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QlikView does not have any data types. Instead there is the dual format.

But it is still relevant to talk about data types, because QlikView functions and operators always return specific data types, albeit in the dual form. Further, QlikView interprets dual parameters and operands differently depending on the expected data type.

And how does this work for Boolean functions?

All Boolean functions and operations, e.g. IsNull(), True() and comparisons such as Date=Today() return 0 for FALSE and -1 for TRUE. Why minus one? Because it is equivalent to setting all the bits in the byte to 1, which is how TRUE is represented in most software systems (as opposed to FALSE, where all bits are set to 0).

Further, in situations where QlikView expects a Boolean, e.g. in the first parameter of the if() function or in a Where-clause, QlikView will interpret 0 as FALSE, and all other numbers as TRUE.

Boolean.png

This means that a number of functions can be used as either Boolean or numeric functions, e.g., Index(), Match(), Substringcount(), and FieldIndex(). For instance, the Match function compares an expression with a list of values and returns the position of the match. But when the Match() function is used in a Boolean position, it will be interpreted as TRUE or FALSE.

Match.png

So when you use Match() in a where clause, you will have a condition that is very similar to the SQL “IN” operator. Further, with the WildMatch() function you can use wildcards, just like in the SQL “LIKE” operator:

     Load Where Match(Char, 'A','B') or WildMatch(Name,'*son')

     SQL SELECT … WHERE Char IN ('A','B') OR Name LIKE '%son'

But the real power of Booleans in QlikView becomes obvious when you define flags in the dimensional tables. For instance, you can easily define a field in the master calendar that tells you if the date belongs to this year:

     If(Year(Date)=Year(Today()), True(), False()) as IsThisYear

Then you can use this flag in expressions showing the numbers for this year only:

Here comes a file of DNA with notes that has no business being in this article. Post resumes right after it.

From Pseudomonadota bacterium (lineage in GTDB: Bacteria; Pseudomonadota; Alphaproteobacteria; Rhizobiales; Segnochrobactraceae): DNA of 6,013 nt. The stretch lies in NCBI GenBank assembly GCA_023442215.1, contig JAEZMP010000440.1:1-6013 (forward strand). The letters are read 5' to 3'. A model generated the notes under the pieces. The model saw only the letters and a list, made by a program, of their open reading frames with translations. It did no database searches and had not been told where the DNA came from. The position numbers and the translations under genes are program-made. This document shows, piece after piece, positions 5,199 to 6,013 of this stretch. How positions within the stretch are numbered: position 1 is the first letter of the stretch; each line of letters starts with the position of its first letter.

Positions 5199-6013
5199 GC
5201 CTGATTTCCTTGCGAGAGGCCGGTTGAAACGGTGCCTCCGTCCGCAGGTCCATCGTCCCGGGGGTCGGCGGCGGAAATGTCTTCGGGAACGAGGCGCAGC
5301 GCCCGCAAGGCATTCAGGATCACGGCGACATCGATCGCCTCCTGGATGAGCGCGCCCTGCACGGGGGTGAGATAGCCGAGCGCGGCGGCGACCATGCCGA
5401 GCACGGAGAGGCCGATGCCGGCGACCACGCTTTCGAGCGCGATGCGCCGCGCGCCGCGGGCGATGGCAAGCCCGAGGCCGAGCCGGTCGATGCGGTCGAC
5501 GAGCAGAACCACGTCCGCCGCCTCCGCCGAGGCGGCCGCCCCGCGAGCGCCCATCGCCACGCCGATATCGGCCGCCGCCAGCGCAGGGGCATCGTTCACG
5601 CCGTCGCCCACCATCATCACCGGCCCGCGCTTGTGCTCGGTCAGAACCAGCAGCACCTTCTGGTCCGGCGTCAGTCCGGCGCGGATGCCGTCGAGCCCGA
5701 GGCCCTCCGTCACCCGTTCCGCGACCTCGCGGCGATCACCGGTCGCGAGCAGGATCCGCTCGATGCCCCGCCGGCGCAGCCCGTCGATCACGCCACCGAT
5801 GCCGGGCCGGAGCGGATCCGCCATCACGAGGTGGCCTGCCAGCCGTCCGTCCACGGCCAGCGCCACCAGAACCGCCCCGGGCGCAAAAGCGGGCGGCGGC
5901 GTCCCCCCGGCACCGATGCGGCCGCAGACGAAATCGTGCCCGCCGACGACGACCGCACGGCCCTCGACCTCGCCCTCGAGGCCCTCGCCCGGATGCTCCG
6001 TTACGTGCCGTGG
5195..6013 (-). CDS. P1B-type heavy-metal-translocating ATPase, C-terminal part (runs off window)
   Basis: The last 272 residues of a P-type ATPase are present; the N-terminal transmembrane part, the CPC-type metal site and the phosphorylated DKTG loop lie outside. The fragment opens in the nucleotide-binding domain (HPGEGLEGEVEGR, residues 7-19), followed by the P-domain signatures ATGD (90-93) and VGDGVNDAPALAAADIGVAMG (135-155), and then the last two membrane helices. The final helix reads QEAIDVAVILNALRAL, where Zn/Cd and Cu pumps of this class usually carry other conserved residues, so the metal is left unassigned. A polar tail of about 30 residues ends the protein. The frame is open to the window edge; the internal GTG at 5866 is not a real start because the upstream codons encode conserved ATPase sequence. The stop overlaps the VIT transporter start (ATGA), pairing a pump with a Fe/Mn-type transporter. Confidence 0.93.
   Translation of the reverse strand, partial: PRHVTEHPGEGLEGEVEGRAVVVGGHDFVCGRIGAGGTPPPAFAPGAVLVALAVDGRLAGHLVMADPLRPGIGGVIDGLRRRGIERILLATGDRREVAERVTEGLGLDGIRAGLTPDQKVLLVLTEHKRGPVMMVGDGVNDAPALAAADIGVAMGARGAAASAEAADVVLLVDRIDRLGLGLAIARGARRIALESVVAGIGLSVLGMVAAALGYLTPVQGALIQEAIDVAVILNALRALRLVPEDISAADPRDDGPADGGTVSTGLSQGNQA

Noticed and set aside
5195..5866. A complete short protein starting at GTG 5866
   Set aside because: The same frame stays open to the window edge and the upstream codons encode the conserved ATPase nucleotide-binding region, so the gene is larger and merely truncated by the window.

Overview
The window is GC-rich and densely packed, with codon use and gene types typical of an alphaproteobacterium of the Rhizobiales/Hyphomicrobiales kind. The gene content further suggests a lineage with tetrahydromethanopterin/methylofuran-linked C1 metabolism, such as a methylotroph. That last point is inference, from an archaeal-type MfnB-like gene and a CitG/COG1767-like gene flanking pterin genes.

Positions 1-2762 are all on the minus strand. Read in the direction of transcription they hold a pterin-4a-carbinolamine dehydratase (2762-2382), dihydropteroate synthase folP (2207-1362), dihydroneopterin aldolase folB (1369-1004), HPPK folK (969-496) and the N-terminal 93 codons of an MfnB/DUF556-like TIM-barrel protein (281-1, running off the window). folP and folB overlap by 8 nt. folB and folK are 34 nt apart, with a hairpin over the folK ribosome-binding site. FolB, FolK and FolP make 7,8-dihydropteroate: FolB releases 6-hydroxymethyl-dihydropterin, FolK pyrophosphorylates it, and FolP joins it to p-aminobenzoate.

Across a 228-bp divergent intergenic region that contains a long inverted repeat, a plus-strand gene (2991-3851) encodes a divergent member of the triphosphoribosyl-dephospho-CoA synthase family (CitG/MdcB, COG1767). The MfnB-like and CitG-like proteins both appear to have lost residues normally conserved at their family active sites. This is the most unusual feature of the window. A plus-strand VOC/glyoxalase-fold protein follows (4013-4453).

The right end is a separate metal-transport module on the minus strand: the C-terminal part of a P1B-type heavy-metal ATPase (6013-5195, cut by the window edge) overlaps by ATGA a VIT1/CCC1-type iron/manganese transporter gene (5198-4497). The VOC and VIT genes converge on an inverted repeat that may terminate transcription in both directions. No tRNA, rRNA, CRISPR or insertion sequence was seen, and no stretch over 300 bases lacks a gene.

Sum(if(IsThisYear , Sales))

Or the same expression with Set Analysis:

     Sum({$<IsThisYear={'-1'}>} Sales)

Similarly, you can create flags for almost anything: IsLastYear, IsThisYearToDate, IsThisMonth, IsShipped, IsFirstClassCustomer, etc.

One nice thing about flags is that they are stored in the dimensional tables, which are relatively small tables. Hence, the flags don’t use much memory space. Secondly, QlikView evaluates expressions with flags relatively fast. A third advantage is that it is an efficient way for a script developer to define concepts that may be fairly complex, in a way that the business user easily understands.

Conclusions:

  • Use the Match and Index functions as Boolean functions in Where-clauses and If-functions.
  • Create flags in the dimensional tables and use these as Booleans in expressions.

HIC

See what other QlikView developers think about flags: iQlik, QlikView Addict and QlikView Notes

Further reading related to this topic:

Data Types in QlikView

Automatic Number Interpretation

6 Comments
MVP & Luminary
MVP & Luminary

Hi Henric! Thank you for a nice recap of flags.

Ever since the introduction of Set Analysis, it seems that the use of Flags got forgotten, and it really shouldn't be.

Perhaps it's worthy of mentioning that another way of using flags is to multiply the numeric value by the flag value, for example:

sum(Sales * InThisYear)